In April 2017, Malaysia’s DCA gave conditional approval to Sanofi-Pasteur (Paris, France) to distribute its dengue fever vaccine, Dengvaxia, to volunteers of a stage four, post-registration clinical study. In December 2015, Innovus Pharma (San Diego) signed an exclusive licensing and distribution agreement with Malaysian firm BioTask for an undisclosed amount.
Malaysia’s Domestic Pharmaceutical Business
Malaysia has a fast-growing domestic pharmaceutical manufacturing industry. Among Malaysia’s over 250 registered local drug manufacturing companies, about two-thirds are producers of traditional and herbal medicines, while the remaining third are mostly manufacturers of generic drugs. As a result, there is strong demand for branded and high-end pharmaceutical products from multinational corporations in Malaysia’s domestic market.
Halal Pharmaceuticals Market
Already a leading exporter and consumer in the halal industry, Malaysia is working to establish itself as a pioneer in the certification, manufacturing and distribution of the rapidly-growing international halal pharmaceutical market. Approximately one-third of the world’s halal-certified products are pharmaceuticals. According to the Chemical Company of Malaysia, the halal pharmaceutical market is currently worth $75 billion and is expected to reach $132 billion globally by 2021. Malaysia has established the Malaysian Standard (MS 2424:2012), the first international standard for the manufacturing and handling of halal pharmaceutical products.
Abbott Laboratories (Lake Bluff, IL), halal-certified since 2003, is producing a number of halal nutraceuticals, vaccines and therapeutic nutrition products for distribution in Malaysia. In 2014, Abbott Manufacturing was established as a Malaysian legal entity, and plays a key role in the distribution of nutriceuticals and pharmaceuticals across Malaysia, Southeast Asia and the wider Islamic world.
The burgeoning growth of Malaysia’s medical tourism sector is set to increase the country’s demand for branded and high-value drug products from multinational pharmaceutical corporations. Malaysia’s medical tourism market is currently worth $290 million and is predicted to grow at around 30% annually for the next six years, and reach $3.5 billion by 2024 (Malaysia Healthcare Travel Council). The majority of medical tourists are treated in Malaysia’s growing number of private hospitals, as well as a number of public hospitals such as National Heart Institute (IJN). 14 hospitals have also received Joint Commission International (JCI) accreditation, which signifies the highest international standard in healthcare. In July 2016, Malaysia announced the establishment of a medical tourism hub in Iskandar Malaysia, on the southernmost border with Singapore, alongside existing hubs in Penang and Kuala Lumpur. The most common treatments pursued by medical tourists include oncology, in-vitro fertilization (IVF), cardiology, and orthopedics.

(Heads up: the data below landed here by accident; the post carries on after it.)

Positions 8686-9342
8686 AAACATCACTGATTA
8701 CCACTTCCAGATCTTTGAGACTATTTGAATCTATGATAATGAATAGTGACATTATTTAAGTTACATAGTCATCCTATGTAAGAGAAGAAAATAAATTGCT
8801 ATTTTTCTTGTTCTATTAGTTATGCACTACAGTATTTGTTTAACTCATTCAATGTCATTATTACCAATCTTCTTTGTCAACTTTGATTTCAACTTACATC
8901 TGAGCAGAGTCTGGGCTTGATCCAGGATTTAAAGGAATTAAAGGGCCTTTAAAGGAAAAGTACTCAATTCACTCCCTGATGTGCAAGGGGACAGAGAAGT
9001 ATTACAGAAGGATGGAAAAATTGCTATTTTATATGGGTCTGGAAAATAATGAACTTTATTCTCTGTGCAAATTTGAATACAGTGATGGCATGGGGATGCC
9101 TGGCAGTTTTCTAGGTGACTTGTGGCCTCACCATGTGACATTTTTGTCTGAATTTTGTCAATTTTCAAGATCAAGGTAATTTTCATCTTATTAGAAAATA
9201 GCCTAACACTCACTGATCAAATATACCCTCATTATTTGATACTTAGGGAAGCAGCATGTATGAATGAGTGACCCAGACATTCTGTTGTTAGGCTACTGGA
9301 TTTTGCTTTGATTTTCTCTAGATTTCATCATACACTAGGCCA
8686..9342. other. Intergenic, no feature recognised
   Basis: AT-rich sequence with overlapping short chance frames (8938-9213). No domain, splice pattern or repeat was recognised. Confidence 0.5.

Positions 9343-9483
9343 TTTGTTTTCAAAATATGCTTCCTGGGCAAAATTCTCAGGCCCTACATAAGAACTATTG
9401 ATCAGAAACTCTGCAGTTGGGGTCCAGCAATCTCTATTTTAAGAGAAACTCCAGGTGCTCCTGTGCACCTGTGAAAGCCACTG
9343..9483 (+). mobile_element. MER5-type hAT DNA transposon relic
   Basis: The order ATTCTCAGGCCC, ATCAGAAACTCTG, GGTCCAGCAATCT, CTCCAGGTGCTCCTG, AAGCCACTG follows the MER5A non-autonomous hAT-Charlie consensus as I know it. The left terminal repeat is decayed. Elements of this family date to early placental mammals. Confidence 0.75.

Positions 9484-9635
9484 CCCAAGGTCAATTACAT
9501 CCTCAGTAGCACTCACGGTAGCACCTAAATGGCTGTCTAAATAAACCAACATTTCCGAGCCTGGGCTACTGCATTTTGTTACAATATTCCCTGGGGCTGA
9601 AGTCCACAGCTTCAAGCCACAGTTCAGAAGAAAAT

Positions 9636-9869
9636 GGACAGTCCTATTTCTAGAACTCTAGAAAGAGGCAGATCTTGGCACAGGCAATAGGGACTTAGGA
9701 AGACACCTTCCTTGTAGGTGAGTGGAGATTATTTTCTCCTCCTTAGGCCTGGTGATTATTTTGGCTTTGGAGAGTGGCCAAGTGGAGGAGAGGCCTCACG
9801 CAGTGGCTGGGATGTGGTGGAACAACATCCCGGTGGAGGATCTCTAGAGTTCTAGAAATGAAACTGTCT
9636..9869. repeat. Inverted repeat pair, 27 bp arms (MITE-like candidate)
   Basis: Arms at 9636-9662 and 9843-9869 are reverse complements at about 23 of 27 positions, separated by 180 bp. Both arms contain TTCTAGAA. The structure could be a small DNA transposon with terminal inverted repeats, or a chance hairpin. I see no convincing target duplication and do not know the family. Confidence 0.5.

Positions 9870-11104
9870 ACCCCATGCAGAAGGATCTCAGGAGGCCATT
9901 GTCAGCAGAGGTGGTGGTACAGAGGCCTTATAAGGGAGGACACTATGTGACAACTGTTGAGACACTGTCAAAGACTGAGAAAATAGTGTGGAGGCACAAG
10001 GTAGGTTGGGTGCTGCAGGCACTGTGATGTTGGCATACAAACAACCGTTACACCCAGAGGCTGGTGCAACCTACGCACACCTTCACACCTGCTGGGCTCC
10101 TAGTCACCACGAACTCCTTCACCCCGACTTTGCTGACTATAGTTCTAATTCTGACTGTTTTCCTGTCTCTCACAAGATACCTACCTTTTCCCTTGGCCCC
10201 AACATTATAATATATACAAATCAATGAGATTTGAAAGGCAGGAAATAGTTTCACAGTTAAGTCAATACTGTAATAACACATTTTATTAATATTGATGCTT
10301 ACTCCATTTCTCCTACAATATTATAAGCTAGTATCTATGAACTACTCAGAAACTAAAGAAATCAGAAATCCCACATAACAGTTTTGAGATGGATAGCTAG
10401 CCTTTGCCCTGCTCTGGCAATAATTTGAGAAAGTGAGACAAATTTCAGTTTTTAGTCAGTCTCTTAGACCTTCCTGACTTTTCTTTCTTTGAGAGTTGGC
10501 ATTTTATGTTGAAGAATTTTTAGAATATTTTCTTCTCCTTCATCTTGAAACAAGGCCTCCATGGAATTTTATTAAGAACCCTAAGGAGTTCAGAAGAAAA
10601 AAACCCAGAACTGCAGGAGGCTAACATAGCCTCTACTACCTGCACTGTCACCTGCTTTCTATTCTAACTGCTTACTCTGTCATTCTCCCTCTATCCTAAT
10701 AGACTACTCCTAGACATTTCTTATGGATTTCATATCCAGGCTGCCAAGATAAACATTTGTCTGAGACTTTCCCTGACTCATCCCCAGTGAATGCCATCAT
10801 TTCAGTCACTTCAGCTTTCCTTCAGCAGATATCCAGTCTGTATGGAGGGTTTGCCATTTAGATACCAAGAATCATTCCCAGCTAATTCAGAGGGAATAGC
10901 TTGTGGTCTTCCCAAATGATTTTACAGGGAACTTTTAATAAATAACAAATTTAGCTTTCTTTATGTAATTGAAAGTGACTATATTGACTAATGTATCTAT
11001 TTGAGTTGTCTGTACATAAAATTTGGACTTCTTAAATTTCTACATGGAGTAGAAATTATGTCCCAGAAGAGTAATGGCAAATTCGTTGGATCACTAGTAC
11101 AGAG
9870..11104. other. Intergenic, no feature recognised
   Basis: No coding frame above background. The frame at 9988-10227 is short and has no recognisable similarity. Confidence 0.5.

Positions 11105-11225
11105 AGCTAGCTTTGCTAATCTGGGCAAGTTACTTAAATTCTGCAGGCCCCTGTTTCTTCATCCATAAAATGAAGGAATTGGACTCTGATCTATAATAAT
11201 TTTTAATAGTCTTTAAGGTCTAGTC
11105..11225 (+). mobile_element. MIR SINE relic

The growth in Malaysia’s pharmaceutical markets has been supported by government spending and policy initiatives. Malaysia has designated healthcare as one of the country’s twelve National Key Economic Areas (NKEA), placing a particular emphasis on pharmaceuticals. Currently, the government is encouraging private investments as well as more public-private collaborations in the pharmaceutical sector. Malaysia is providing incentives to increase investments and collaborations with multinational pharmaceutical corporations in biopharmaceuticals, active pharmaceutical ingredients (APIs), herbal medicines, contract manufacturing, general drugs, as well as high-end pharmaceutical products.
Malaysia has also invested in a number of infrastructure projects to support the growing needs of the pharmaceutical industry. These include the Technology Park Malaysia in Kuala Lumpur and the Kulim Hi-Tech Park in the northern state of Kedah. Other specialized parks include Bio-XCell Malaysia, the Penang Science Park, and the Enstek Technology Park.
With steady income growth, population aging and the increase of non-communicable diseases (NCDs), Malaysia is expected to increase its demand for multinational pharmaceutical products in the near future.